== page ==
An Assessment of the Potential Role of Business in Reducing Poverty and Marginality in Rural Ethiopia
III. The demand side of BoP markets: the marginalized poor as consumers and producers
III-1 Introduction: the people at the bottom of the economic pyramid
The Bottom of the Pyramid (BoP) is often praised as a huge untapped market. A lot has been written about strategies for companies to explore and capitalize on this market (see e.g. Prahalad, 2010; Karamchandani et al., 2011; Elaydi and Harrison, 2010 to name just a few). Despite some criticism on these approaches (Karnani, 2009b; Simanis, 2010; see also Section I-2), the debate is not anymore about whether the private sector should engage the poor but about how to do so best (Reficco and Márquez, 2012).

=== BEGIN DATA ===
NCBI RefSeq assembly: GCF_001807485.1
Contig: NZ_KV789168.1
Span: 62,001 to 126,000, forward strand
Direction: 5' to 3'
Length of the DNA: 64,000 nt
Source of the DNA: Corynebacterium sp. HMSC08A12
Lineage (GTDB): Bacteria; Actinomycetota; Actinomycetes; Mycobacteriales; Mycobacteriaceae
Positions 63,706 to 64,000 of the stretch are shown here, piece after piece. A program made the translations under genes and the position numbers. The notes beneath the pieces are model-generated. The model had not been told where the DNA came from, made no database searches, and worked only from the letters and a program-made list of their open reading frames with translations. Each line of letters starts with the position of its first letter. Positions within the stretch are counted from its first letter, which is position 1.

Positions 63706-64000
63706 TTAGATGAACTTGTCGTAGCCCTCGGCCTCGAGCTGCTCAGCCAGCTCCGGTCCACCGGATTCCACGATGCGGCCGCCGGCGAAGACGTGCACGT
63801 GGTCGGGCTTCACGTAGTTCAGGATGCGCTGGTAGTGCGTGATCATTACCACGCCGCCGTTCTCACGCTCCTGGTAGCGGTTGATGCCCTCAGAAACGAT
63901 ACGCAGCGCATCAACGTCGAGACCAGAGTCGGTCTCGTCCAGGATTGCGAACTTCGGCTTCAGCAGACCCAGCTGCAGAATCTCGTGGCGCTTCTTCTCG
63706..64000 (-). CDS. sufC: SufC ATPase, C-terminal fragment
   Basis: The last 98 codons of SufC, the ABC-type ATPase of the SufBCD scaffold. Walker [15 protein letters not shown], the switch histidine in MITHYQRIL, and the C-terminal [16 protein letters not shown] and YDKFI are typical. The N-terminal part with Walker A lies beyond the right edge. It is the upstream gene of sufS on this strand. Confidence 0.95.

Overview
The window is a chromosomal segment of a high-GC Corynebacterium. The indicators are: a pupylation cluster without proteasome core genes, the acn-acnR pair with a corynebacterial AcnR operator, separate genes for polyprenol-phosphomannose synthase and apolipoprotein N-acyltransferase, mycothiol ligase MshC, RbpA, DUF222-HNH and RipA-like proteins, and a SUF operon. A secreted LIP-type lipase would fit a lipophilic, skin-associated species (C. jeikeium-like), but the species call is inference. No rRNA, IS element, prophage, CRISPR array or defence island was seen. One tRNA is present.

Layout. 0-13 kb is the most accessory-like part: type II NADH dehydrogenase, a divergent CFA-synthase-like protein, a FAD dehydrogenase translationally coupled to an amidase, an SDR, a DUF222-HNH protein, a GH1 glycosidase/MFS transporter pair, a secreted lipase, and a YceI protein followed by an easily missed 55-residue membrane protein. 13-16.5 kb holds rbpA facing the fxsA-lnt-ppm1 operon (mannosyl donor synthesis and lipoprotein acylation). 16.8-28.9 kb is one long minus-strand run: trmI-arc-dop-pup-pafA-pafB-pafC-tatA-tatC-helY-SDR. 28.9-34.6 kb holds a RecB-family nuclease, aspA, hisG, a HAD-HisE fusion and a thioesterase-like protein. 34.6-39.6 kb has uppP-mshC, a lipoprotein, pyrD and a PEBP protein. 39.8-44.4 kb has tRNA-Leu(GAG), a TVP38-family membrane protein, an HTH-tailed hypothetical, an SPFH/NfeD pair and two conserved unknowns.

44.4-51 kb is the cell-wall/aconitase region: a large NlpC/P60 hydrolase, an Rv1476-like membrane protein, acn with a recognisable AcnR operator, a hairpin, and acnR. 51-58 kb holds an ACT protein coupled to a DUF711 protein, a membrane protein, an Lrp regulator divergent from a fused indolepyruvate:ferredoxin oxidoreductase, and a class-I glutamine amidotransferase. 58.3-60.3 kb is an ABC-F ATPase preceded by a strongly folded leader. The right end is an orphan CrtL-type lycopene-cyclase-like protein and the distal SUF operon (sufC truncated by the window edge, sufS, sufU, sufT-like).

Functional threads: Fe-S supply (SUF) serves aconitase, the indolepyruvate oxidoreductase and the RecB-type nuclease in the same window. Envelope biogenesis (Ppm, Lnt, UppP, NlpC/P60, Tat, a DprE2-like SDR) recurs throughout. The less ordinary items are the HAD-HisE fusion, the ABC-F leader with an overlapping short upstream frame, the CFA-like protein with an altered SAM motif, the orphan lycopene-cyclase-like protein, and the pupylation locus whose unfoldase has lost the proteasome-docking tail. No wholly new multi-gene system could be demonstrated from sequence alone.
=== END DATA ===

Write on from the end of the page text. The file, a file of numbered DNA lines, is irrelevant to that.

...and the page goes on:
The basic idea of recognizing poor people as market opportunities was introduced by some influential business thinkers, first and foremost by Muhammed Yunus and C.K. Prahalad (see e.g. Hamel and Prahalad, 1996; Prahalad and Hart, 2002; Prahalad, 2010; Yunus, 2007) who were then followed by many others (see also Section I-2). The main arguments for bringing the private sector and the poor together can be divided into two lines of argumentation: one is the societal necessity for getting the private sector on board of poverty reduction efforts since traditional development cooperation has a role to play but has not redressed the problem of poverty (Polak and Warwick, 2013; Prahalad, 2010). An important argument in this context, besides the big amount of knowledge and money that is expected to be made available to the benefit of the poor, is scale. Whether initiatives started by single entrepreneurs or...
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